Yellowstone supervolcano, new Ice Age could topple US government
Fears that the US capital might be struck by another more deadly terrorist attack—or other disasters—prompted agencies a decade ago to hurriedly establish back-up operations in case catastrophe struck.
Despite the fact that many conspiracy theories are weaved around the subjects that follow—including some fairly wild-eyed, tin foil hat scenarios—most conspiracy theories have a basis in fact, although the facts are distorted or wildly exaggerated.
The actual story of the Denver airport, the nation’s “second capital,” the impending Ice Age possibility, and the threat the Yellowstone supervolcano presents to the people of the United States of America and their government follows:
The nation’s “Doomsday capitol”
As long ago as the 1990s during the Clinton Administration, civilian agencies such as the Internal Revenue Service, Bureau of Land Management, Department of Agriculture and Federal Bureau of Investigation created a secondary nexus in Denver, Colorado. The theory was that establishing an emergency capitol—a “Washington outside Washington”—would afford a higher level of security if located near the geographical center of the country with the Rocky Mountain range at its back instead of the Atlantic Ocean on its doorstep.
Agencies duplicated resources and some moved their entire headquarters there such as the National Geospatial Technical Operations Center.
Denver is a logical choice as many government assets exist in or near the city: Nellis AFB and Groom Lake are within defense range, much of the US nuclear arsenal is stockpiled in the general region, the mountains make a ground attack force next to impossible, and Denver sits a mile above sea level.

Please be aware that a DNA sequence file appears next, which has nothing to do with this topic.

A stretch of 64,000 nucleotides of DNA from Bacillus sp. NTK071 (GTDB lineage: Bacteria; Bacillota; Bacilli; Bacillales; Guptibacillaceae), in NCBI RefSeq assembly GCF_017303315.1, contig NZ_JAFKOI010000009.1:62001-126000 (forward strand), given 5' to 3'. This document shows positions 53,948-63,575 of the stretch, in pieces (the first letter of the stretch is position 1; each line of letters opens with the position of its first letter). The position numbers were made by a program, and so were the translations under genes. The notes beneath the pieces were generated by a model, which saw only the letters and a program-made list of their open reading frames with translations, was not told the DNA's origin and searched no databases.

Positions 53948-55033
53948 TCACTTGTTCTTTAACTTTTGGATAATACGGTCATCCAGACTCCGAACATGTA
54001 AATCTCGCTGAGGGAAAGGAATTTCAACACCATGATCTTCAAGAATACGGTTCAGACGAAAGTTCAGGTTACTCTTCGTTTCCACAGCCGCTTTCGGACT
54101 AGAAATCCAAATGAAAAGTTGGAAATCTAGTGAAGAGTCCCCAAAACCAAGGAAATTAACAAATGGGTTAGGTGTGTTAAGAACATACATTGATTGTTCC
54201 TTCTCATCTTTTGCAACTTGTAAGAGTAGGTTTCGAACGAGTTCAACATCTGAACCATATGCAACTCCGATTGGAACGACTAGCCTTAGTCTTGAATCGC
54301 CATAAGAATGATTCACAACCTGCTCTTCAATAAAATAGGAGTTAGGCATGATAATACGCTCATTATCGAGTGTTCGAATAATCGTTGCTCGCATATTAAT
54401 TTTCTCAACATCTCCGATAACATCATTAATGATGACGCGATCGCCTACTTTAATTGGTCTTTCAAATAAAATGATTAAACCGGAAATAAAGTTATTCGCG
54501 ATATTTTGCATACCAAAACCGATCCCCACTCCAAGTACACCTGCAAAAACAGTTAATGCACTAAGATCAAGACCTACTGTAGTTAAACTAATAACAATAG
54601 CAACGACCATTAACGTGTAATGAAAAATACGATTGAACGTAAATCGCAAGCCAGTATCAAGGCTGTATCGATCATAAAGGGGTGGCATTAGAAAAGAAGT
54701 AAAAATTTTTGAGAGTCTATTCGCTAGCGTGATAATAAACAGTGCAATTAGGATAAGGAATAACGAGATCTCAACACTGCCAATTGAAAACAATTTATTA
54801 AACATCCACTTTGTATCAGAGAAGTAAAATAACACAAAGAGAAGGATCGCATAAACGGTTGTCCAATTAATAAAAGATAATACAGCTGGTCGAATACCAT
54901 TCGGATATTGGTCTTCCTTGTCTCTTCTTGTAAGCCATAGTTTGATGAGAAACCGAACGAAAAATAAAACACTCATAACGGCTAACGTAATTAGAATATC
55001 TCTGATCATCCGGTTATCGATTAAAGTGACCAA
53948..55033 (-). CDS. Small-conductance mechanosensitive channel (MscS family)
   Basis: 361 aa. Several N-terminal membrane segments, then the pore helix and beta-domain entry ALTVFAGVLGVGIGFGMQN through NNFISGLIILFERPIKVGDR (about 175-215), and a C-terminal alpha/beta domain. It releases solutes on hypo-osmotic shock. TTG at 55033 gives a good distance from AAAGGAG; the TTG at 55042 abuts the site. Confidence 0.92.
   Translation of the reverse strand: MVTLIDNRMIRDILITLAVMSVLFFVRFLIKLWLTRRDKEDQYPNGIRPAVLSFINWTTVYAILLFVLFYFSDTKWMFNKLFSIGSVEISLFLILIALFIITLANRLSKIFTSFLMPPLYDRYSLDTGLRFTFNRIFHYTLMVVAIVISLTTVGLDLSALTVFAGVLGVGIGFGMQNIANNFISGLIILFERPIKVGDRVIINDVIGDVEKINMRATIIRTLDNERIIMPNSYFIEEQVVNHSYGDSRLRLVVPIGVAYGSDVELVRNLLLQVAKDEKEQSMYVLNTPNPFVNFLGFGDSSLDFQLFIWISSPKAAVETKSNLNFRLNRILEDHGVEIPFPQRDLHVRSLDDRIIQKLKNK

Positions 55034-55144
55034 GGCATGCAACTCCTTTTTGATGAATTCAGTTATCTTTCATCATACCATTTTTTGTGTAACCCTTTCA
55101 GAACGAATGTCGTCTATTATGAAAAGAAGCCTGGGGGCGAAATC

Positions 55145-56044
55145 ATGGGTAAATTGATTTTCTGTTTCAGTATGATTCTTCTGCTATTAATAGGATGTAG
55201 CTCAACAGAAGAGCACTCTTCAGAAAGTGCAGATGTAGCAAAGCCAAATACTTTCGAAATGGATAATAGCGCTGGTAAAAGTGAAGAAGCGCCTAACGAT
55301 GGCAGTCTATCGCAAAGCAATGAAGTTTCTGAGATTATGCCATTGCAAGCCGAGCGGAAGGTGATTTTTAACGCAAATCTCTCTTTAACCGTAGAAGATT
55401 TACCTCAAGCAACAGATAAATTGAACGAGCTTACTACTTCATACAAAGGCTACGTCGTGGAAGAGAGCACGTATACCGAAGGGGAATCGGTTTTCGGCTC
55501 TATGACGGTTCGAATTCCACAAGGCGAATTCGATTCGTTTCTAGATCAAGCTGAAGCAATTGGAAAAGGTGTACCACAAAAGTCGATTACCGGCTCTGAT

In addition to the civilian agencies, the Pentagon also moved segments of its operations—including the Defense Intelligence Agency, the super-secret Strategic Intelligence Department, Defense Advanced Research Projects Agency and others—to the more secure “Doomsday capitol.” Some of the Pentagon assets occupy part of newly refurbished levels deep underground inside the famous Cheyenne Mountain NORAD facility.
After the 9-11 al-Qaeda attacks, the CIA, NSA and some smaller nuclear intelligence agencies that are virtually invisible to the proverbial man-on-the-street, also transferred
some assets to Denver.
While some military assets are fully established in the sub-levels of the Denver International Airport, a few are still outside Denver closer to Colorado Springs, home of the United States Air Force Academy.
The “Death Zone”
Now, however, the carefully crafted plans of the federal government are in disarray. As evidence mounts that a possible full-blown Ice Age may be emerging, Denver and the surrounding region is rapidly becoming a no-go.
Another concern facing officials is the increased chance that the supervolcano at Yellowstone might erupt. The last time the volcano blew was in the far distant past. It obliterated almost half of what is now the United States. Unofficially the risk area is called the “Death Zone.”